An Interview with Paul Brown
Notes of an interview with Paul Brown made by Nicholas Butler in the mid-1980s
These are the notes made by Nicholas Butler who interviewed Paul Brown in the mid-1980s as part of his research for his book The Story of Wivenhoe. These notes have been re-typed by Ann Jones from his original notes.
What Paul Brown told Nick Butler about Bayard Brown:
Bayard Brown was camera shy. Moved his head when a public photograph was taken.
All I know is that he came from America and lived on his yacht in the creek, quite a way out from Brightlingsea. (He pointed to the middle of Brightlingsea Reach on a map I produced and suggested also I should read The Odd Cinque Port by Southern).
He was taken very much to parading around naked on his boat. He also drank bullocks blood. He entertained a couple of women on his boat. They used to go back to Brightlingsea Hard and buy a bottle of Gin in Mr Went’s off-licence. That off-licence is still there. They would drink that walking towards the station and on the station itself. After the train had left Brightlingsea, the staff used to phone ahead to Wivenhoe to tell them they were on the train and they used to be carried off at Wivenhoe.
He was a very generous man, gave away something like many thousands of pounds. He gave money for a new Recreation Ground and also in the dreadful years when the sprat harvest failed he gave £50 to Canon Pertwee to be distributed among the poor of the parish. In the winters of 1891 and 1892, the sprats never came for two winters running.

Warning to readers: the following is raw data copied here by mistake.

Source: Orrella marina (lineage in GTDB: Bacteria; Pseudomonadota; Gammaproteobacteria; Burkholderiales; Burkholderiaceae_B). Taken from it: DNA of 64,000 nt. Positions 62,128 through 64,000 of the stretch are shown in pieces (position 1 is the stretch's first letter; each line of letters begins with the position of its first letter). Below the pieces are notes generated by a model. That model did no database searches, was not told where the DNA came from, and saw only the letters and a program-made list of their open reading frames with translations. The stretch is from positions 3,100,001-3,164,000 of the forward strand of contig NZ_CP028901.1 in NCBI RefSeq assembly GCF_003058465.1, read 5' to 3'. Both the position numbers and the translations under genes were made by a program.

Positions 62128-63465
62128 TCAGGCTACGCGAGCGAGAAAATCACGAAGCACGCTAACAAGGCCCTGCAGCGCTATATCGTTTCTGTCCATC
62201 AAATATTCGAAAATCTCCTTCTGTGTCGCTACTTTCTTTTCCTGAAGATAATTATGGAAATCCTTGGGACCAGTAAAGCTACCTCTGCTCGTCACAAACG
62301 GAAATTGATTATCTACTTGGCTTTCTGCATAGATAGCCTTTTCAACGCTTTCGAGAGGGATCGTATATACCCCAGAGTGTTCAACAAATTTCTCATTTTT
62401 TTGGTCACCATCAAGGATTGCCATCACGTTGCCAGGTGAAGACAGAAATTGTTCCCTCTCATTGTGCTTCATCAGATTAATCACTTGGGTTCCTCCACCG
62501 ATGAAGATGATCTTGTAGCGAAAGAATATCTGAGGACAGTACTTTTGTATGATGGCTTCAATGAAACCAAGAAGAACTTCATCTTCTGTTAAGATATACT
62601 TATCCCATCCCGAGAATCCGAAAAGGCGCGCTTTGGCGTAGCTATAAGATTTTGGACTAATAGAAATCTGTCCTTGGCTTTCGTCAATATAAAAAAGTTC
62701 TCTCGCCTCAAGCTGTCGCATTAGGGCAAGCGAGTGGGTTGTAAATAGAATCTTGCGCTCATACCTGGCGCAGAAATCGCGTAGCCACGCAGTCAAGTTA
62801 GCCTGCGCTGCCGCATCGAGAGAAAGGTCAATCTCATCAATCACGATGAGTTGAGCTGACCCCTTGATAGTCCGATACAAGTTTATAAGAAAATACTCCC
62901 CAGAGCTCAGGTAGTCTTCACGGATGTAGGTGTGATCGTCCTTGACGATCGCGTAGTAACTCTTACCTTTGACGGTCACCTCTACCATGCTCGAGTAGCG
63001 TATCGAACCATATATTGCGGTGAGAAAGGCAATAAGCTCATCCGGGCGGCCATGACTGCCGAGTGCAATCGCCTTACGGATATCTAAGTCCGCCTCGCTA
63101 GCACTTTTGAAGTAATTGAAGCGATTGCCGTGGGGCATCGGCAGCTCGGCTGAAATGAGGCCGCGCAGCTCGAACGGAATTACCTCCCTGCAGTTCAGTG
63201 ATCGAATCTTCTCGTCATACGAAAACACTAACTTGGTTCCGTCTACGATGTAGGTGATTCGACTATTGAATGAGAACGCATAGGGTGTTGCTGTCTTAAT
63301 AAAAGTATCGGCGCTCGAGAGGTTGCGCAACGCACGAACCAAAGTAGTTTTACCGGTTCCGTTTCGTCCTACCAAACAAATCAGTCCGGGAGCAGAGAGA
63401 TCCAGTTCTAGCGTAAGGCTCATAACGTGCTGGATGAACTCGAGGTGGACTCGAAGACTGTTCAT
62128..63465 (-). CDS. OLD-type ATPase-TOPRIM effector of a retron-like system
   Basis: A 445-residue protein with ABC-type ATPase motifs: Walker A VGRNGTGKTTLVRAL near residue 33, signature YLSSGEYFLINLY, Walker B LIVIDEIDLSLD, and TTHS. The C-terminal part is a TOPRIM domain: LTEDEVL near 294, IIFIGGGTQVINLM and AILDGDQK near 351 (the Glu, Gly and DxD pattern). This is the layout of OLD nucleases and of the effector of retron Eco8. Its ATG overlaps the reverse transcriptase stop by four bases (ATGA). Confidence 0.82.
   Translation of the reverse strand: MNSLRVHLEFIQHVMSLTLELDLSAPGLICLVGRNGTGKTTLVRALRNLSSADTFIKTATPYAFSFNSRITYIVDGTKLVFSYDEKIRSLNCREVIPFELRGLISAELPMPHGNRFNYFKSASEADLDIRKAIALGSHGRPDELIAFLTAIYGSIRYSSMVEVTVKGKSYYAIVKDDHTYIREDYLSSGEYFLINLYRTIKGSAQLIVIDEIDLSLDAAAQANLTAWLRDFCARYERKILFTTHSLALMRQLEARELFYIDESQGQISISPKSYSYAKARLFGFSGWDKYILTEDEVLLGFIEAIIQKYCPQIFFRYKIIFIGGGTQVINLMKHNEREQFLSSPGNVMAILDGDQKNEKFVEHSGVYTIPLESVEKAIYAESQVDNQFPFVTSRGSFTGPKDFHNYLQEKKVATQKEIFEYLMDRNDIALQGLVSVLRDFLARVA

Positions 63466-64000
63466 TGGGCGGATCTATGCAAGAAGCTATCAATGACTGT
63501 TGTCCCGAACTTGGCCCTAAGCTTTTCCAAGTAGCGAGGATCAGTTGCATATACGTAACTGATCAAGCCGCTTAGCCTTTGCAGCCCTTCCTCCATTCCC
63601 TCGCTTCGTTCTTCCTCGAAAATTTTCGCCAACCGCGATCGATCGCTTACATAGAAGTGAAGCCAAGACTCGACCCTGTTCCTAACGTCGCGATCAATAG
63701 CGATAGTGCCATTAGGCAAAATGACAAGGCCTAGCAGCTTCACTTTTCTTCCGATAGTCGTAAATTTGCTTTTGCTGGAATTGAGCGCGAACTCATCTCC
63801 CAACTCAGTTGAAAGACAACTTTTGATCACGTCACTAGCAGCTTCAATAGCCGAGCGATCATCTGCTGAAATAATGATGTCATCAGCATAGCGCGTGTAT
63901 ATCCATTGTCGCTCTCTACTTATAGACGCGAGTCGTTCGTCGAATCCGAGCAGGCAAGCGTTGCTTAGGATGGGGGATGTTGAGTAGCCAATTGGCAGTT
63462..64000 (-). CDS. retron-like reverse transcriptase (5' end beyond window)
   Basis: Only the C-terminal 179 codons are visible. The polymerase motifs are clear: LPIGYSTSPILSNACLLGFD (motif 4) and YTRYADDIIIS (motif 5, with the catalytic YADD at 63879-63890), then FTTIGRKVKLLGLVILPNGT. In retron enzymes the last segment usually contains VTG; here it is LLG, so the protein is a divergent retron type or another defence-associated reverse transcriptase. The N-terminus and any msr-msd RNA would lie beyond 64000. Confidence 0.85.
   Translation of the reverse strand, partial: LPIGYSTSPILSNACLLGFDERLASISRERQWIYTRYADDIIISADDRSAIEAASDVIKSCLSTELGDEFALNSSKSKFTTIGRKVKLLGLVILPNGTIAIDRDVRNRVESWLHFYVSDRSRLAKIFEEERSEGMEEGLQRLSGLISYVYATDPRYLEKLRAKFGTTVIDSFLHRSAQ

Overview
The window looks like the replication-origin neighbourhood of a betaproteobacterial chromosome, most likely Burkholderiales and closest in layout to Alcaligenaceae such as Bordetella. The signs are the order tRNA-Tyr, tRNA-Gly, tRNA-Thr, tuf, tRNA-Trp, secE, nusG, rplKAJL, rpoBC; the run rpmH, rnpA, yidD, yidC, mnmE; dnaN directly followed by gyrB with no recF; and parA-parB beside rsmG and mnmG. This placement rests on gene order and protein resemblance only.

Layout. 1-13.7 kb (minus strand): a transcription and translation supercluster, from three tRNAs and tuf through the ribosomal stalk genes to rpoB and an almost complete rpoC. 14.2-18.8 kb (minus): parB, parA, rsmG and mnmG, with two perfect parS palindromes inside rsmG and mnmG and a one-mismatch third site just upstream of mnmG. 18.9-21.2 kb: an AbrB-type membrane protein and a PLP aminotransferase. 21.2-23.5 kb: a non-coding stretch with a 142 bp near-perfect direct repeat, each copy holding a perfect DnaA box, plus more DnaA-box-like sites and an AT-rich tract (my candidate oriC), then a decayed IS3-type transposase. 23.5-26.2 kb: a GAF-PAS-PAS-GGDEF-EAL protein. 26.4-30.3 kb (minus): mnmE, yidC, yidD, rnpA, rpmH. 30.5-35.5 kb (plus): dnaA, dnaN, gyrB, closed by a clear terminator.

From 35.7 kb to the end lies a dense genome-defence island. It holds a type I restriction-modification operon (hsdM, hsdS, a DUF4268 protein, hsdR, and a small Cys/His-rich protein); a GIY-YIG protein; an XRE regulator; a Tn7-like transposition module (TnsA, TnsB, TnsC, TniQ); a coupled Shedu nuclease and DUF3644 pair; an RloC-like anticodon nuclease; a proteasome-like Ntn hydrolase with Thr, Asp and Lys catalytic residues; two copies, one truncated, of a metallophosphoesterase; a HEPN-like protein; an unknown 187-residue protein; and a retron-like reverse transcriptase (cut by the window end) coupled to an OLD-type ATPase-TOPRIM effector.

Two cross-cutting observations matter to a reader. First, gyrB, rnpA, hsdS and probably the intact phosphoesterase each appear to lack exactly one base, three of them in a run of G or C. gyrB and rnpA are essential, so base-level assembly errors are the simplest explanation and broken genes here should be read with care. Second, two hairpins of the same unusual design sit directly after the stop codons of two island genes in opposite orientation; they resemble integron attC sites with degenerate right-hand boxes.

They got to know of his generosity and on occasion he would give away money from the side of his ship and to many Brightlingsea boatmen that made almost a month’s wages so they used to row out to pester Bayard Brown for money.
He got fed up with this one day and he heated up sovereigns in a frying pan and then threw them overboard. Evidently when this story circulated the men still returned – wearing gloves.
When he came to the station to buy a ticket he would just grunt loudly for attention and order a ticket for London. He would pay very much over the odds for the ticket and tell the ticket clerk to keep the change. And he gave an undisclosed sum to the station-master. He could also give gifts of money to any other members of the station staff that he saw. Mr John Wheller, the young porter at Brightlingsea was told to go and open the door of the carriage for Bayard Brown to be sure of a large reward. But Bayard Brown grunted ‘I don’t like the look of you’ and handed across three half-pennies which shows he was a man of variable moods.
He only went to London to get a haircut.
1. Paul Brown could have told Nick Butler a lot more about many other subjects and especially the railway line and the service between Wivenhoe and Brightlingsea as Paul Brown is the author of a book on this subject. Click here for more details about his book and here for the public talk given by Paul Brown in October 2014